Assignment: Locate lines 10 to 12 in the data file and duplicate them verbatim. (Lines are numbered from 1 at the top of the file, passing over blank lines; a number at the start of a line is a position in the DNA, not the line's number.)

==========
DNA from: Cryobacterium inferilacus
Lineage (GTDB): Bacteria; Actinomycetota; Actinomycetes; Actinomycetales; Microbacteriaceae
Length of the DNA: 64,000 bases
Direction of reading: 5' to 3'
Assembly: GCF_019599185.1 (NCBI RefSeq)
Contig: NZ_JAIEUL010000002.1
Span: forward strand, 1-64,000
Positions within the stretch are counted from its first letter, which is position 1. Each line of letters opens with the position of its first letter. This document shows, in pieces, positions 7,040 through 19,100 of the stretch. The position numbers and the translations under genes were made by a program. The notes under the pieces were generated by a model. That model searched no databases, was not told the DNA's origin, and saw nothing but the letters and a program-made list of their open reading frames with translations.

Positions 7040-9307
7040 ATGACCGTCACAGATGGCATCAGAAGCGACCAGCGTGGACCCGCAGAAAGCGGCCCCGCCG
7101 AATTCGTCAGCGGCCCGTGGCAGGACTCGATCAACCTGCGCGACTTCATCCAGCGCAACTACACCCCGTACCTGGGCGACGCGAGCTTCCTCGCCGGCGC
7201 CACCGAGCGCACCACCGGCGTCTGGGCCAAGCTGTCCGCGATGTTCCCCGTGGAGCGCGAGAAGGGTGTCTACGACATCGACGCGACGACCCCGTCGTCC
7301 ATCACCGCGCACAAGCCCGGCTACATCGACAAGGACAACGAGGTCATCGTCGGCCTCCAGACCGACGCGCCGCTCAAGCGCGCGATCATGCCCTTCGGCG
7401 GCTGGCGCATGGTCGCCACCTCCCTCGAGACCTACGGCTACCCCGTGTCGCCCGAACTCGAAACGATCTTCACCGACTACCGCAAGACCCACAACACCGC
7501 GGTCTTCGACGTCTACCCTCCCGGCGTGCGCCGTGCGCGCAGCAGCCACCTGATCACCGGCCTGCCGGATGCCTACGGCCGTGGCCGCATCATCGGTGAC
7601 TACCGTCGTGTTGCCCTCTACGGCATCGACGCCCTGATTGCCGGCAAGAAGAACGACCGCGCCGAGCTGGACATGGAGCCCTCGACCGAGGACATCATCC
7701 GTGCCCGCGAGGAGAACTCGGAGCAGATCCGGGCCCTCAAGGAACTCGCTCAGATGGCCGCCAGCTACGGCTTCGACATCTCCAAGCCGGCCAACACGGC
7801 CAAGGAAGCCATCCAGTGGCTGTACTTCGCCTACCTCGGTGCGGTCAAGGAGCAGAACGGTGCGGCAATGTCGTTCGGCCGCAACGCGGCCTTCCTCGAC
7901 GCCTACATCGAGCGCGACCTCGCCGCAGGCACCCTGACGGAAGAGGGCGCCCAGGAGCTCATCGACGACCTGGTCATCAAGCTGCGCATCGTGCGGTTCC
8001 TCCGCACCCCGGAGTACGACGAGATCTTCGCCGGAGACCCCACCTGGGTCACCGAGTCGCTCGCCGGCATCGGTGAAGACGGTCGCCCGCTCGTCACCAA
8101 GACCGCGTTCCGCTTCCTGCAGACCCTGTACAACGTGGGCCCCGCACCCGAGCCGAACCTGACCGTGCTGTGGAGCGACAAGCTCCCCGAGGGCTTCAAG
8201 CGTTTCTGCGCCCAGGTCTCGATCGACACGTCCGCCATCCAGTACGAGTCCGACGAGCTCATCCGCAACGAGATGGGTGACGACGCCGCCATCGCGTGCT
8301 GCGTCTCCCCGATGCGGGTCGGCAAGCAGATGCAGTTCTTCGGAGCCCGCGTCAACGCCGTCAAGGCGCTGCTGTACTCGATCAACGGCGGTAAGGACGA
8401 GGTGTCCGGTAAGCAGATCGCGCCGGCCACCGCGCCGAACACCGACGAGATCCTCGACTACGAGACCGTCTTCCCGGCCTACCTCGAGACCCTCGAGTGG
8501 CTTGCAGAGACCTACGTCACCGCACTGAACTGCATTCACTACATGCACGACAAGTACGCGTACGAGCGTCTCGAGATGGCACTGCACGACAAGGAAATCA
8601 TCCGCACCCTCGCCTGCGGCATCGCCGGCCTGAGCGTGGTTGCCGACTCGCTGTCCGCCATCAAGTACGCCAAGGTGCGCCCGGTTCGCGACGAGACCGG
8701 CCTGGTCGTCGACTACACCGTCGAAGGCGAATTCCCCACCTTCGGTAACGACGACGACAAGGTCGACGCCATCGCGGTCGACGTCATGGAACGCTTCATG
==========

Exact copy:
7040 ATGACCGTCACAGATGGCATCAGAAGCGACCAGCGTGGACCCGCAGAAAGCGGCCCCGCCG
7101 AATTCGTCAGCGGCCCGTGGCAGGACTCGATCAACCTGCGCGACTTCATCCAGCGCAACTACACCCCGTACCTGGGCGACGCGAGCTTCCTCGCCGGCGC
7201 CACCGAGCGCACCACCGGCGTCTGGGCCAAGCTGTCCGCGATGTTCCCCGTGGAGCGCGAGAAGGGTGTCTACGACATCGACGCGACGACCCCGTCGTCC